Anyway, I do not mean this as an assignment! We just want you to know that we appreciate you for the unique individuals that you are, and we are always open to reading your writings and thoughts. For those of you who are so inclined, try it and enjoy it!
By John Stevens Berry Sr.
If not the stunning grace of unicorns,
These miracles as rare: In Gia Lai
A small boy walks on water. Who’s to say
The miracle is lessened by the horns
Of that cool water buffalo beneath?
Insistent Presence, leave him room to pray!
Yet smartly field a thunderbolt gone stray
And sometimes, at my father’s grave, a wreath.
Let him move, as I move, through shatter- cane
In this Nebraska heat. Or murderous rain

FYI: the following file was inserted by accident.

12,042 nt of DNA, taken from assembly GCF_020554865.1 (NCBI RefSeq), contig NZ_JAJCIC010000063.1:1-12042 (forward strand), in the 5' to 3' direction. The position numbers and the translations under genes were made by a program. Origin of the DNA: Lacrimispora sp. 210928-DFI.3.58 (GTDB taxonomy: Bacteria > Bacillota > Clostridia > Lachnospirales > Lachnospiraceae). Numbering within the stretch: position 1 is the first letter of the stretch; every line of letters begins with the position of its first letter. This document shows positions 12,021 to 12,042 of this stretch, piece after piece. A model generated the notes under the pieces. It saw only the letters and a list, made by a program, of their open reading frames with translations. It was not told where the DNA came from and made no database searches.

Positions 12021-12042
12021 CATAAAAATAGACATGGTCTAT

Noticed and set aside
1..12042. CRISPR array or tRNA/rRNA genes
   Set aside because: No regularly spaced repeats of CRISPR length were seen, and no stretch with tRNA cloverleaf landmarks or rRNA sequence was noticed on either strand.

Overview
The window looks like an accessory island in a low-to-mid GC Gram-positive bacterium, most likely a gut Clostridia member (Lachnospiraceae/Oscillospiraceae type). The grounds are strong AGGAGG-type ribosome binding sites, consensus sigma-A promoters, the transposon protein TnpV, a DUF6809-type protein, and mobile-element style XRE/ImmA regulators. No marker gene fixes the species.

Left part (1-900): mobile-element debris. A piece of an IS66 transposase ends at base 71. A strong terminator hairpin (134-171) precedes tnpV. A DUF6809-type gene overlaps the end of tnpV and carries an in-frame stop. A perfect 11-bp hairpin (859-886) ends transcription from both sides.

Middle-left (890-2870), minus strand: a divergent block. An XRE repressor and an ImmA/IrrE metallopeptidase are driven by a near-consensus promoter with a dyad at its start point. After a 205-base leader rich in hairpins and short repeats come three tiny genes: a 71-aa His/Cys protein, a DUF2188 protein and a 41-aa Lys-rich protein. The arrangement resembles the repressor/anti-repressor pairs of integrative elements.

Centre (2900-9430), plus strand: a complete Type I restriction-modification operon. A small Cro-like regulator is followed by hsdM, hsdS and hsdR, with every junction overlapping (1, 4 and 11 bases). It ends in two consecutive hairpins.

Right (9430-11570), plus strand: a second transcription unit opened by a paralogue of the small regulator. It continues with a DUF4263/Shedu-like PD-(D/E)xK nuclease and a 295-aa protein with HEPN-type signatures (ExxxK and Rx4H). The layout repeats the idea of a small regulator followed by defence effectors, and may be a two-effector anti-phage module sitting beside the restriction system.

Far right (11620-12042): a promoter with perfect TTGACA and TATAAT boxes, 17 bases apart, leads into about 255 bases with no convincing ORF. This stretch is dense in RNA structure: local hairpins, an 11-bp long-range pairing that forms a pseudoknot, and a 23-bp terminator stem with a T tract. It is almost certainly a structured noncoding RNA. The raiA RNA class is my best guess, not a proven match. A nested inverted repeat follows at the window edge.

In rice fields, under fire, alive and wry.
Or if a daughter, may You fortify
Her vision, that she see both truth in thorns
And loveliness, more rare than unicorns.
By Robert Rispoli
Army Veteran, Purple Heart and Combat Infantry Badge Recipient
I was nine years old when we moved into a neighborhood of new homes and new families in 1955. Just to east of us, a narrow irrigation ditch with huge cottonwood trees stretched into the hot, blue sky of Arizona, where our parents let us ride bikes from the time breakfast was finished until the twilight, when they would call for us across the streets and sidewalks. It was a wonderful time; the best of times.
Everyone – every parent, every older sibling looked after us. We were never far from a watchful eye or a caring glance. The rules were very clear: Stay out of trouble, and never leave your friends. Look out for them. Treat them like family.
At home, in the neighborhood, at school, and even at the local drugstore, we had advocates enforcing the adult rules with fairness and justice, dispensing wisdom acquired on the battlefields of WWII, or on the home front supporting the War Effort.